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What's behind Russia's involvement in Syria and Iran? National interests.

Russia has spent political and real capital building alliances with Syria and Iran. It's not surprising that Moscow now wants to defend its allies' interests at the bargaining table.

By Scott BaldaufStaff writer / March 21, 2012

Russian Foreign Minister Sergey Lavrov, listens to his Serbian counterpart Vuk Jeremic, unseen, during their meeting in Moscow, Russia, Friday.

Misha Japaridze/AP


Remember when the world was simple and the US could just make decisions unilaterally?

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Russia remembers those days too – from the fall of the Berlin Wall in 1989 until somewhere midway through the Iraqi war – and Moscow’s foreign policy moves in the past few weeks are an indication that it wants those days to end.

In Syria, Russia has been a firm and reliable backer of President Bashar al-Assad's regime, boosting its military exports to Syria by some 600 percent over the past five years. Syria hosts Russia's only foreign military base in the Mediterranean city of Tartous. Russia has subsequently become a key player in determining whether Syria agrees to come to the negotiating table, and under what terms. Yesterday Russia indicated that it would back a mediation effort by United Nations special envoy to Syria Kofi Annan as long as it didn't include any nasty pre-conditions, such as forcing Mr. Assad to step down.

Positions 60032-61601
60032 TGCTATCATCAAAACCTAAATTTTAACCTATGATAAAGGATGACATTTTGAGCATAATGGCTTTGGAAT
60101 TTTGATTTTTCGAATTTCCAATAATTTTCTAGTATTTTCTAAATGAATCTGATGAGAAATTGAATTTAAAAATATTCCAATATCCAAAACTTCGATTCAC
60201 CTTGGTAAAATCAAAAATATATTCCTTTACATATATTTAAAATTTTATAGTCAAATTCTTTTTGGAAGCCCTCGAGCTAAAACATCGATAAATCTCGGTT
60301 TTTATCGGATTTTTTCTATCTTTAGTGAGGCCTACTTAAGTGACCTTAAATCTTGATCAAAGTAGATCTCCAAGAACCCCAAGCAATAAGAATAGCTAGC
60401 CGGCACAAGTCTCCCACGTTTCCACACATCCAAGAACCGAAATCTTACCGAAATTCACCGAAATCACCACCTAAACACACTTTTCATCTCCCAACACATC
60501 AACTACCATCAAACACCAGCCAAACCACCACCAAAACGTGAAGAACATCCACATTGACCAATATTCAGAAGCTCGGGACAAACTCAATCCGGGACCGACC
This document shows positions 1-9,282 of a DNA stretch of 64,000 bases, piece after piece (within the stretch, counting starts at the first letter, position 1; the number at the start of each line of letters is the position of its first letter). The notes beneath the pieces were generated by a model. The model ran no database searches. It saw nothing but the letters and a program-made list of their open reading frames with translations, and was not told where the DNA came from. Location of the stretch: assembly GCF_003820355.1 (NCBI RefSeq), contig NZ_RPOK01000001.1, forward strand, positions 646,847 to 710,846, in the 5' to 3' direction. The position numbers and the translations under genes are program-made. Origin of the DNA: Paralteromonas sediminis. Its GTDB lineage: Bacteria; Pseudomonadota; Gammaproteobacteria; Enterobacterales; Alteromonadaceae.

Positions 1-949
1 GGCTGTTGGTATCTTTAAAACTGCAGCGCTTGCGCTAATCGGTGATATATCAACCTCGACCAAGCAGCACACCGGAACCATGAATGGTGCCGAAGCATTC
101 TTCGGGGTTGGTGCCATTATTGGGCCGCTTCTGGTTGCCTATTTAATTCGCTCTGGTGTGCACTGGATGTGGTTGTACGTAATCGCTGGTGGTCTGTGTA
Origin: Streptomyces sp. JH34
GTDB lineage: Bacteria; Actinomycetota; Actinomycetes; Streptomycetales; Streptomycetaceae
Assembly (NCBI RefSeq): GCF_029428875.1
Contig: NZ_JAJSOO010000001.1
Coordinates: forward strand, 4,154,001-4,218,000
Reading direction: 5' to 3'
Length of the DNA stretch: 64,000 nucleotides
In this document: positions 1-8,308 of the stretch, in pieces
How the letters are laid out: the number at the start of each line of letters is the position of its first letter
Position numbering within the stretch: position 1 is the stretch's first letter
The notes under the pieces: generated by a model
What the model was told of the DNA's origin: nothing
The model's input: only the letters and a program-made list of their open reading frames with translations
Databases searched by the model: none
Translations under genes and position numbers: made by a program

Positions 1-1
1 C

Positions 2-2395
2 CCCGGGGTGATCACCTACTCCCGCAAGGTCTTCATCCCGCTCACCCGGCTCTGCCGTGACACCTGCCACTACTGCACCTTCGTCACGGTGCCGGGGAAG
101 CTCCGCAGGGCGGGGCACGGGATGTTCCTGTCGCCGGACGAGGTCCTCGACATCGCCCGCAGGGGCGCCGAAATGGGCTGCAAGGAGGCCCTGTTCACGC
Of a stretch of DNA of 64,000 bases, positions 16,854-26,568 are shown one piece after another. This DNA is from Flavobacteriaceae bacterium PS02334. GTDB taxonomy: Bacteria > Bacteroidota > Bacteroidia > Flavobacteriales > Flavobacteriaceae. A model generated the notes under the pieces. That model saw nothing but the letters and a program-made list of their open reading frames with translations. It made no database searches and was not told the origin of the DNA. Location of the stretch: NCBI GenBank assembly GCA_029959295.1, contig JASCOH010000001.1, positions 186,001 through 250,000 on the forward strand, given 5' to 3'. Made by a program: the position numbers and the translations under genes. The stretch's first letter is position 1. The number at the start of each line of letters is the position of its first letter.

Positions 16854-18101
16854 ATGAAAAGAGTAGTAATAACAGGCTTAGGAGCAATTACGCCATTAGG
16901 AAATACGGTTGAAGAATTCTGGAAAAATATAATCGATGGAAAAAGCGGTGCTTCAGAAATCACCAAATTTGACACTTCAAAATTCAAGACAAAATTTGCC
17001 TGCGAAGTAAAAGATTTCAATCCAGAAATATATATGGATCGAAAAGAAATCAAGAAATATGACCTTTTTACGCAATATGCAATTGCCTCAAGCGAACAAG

And in Iran – with whom Russia has close military and commercial ties – Russia has backed four rounds of UN sanctions, but warned that if the international community pushes Tehran too hard, and if Israel carries out threats of military strikes, then Iran will have no other recourse but to develop the very nuclear weapons that the West is so concerned about.

"The CIA and other US officials admit they now have no information about the Iranian leadership taking the political decision to produce nuclear weapons," Foreign Minister Sergei Lavrov told Moscow's Kommersant FM radio, according to Agence-France Presse. "But I am almost certain that such a decision will surely be taken after [any] strikes on Iran."

The pressure on Iran is “forcing a lot of Third World countries to pause and realize that if you have a nuclear bomb, no one will really bother you,” Mr. Lavrov said. "You might get some light sanctions, but people will always coddle you, they will court you and try to convince you of things."


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